Although the U.S. west coast has yet to see its first turbine installation, offshore wind development is gaining momentum in California. To date, the Bureau of Ocean Energy Management (BOEM) has identified two lease areas for offshore wind development with the potential to bring up to 4.6 gigawatts of offshore wind power to Californians over the next decade. BOEM is expected to launch the lease auction in late 2022, and offshore wind developers are ready to bid.
California Assembly Bill 525, signed by the governor of California, directs state agencies to develop a strategic plan and set statewide planning goals for maximum feasible offshore wind production by 2030 and 2045. These production goals and lease agreements will drive industry development, including port infrastructure that is purpose-built to support the deployment of offshore wind projects off the California coast.
However, finding feasible and practical locations to assemble and tow out floating wind turbine devices has presented challenges unique to California’s long, 840-mile coastline. In addition to the distance between marine ports and exposure to ocean conditions, installation in the deep waters on the Pacific’s outer continental shelf requires a floating turbine installation. Used where fixed-foundation turbines are not feasible, this presents an added challenge because the size of floating turbine devices can make it impossible to transport the major turbine components by land. Ultimately, offshore wind farm development will be fully dependent on marine ports for construction, operations, and maintenance and will require newly constructed facilities purpose-built for operational and loading requirements.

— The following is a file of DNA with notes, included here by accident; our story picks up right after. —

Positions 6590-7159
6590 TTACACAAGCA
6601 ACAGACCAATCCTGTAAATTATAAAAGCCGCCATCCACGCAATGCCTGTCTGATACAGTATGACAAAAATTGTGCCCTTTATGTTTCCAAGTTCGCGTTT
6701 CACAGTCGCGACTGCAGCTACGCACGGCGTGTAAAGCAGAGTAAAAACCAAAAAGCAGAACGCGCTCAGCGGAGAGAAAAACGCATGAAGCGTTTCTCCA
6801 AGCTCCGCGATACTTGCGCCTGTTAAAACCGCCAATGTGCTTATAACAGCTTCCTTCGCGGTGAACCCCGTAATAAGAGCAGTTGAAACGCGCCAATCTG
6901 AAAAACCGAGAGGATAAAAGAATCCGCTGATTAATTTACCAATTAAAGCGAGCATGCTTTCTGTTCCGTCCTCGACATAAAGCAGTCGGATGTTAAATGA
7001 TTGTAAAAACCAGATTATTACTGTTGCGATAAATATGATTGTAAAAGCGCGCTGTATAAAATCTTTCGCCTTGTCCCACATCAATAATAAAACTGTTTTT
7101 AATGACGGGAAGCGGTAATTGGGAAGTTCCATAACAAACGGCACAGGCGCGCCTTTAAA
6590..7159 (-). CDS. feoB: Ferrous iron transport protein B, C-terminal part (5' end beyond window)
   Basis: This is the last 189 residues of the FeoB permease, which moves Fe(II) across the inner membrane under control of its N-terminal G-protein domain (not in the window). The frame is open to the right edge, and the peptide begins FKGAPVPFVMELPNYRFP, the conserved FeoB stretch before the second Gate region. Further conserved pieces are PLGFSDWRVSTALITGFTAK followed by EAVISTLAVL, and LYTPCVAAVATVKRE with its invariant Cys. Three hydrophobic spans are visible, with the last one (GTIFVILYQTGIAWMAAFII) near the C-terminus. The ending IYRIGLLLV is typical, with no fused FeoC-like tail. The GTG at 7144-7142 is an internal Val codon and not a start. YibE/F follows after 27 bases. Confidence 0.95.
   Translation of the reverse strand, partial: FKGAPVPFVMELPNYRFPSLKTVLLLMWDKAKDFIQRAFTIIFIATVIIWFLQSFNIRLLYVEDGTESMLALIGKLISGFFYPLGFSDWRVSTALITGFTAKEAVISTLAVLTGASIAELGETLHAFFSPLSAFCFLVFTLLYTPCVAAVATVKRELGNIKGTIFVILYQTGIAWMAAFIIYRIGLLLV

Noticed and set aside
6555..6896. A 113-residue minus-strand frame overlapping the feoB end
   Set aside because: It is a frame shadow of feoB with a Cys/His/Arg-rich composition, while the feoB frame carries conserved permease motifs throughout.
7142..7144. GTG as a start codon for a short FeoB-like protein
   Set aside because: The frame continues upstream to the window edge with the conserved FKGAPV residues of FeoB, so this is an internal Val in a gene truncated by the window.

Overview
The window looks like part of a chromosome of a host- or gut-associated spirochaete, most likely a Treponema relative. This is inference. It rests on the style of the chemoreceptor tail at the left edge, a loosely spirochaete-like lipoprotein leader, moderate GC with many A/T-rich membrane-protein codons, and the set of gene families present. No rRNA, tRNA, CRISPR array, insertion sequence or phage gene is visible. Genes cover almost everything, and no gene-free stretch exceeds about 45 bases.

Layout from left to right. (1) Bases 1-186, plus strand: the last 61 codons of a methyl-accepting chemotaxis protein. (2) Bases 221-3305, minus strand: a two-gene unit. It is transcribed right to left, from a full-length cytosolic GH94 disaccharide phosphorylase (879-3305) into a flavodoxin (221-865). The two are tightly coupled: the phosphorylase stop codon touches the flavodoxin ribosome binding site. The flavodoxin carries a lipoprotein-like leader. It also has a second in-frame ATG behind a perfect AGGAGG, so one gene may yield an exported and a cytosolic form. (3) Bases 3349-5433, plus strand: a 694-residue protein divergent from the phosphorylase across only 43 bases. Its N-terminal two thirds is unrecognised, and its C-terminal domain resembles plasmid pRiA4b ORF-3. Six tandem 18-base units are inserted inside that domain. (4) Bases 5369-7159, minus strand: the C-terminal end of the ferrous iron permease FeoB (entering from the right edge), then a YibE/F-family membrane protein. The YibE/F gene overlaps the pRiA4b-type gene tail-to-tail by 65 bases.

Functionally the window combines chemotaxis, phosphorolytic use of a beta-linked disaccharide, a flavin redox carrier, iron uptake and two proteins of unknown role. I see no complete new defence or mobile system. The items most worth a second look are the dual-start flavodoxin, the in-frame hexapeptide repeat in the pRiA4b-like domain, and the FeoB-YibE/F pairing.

“We are working with a combination of port, state, and federal government agencies on planning studies and infrastructure improvements, and each is looking at offshore wind from a different perspective. The purpose and need are slightly different from client to client, relative to how they plan for and anticipate the needs for a new industry that is still in development and in need of technical definition,” says Moffatt & Nichol’s Shane Phillips. Shane leads the firm’s Seattle office and has supported an array of clients evaluating the infrastructure needs and requirements of offshore wind energy relative to their public agency or business line. “There are a lot of unknowns when it comes to designing a 30-year facility for an industry that is in development and constantly changing. However, it is both a challenge and an opportunity that is well suited for Moffatt & Nichol,” Shane adds.
Because offshore wind is marine-port-dependent, Moffatt & Nichol has the experience, expertise, and local knowledge needed for the new infrastructure improvements. The firm plans and designs waterfront infrastructure required to support windfarm development, including permitting, construction, implementation, and operations and maintenance. Moffatt & Nichol offers experienced thought leadership in vessel navigation and port operations for this quickly developing industry.
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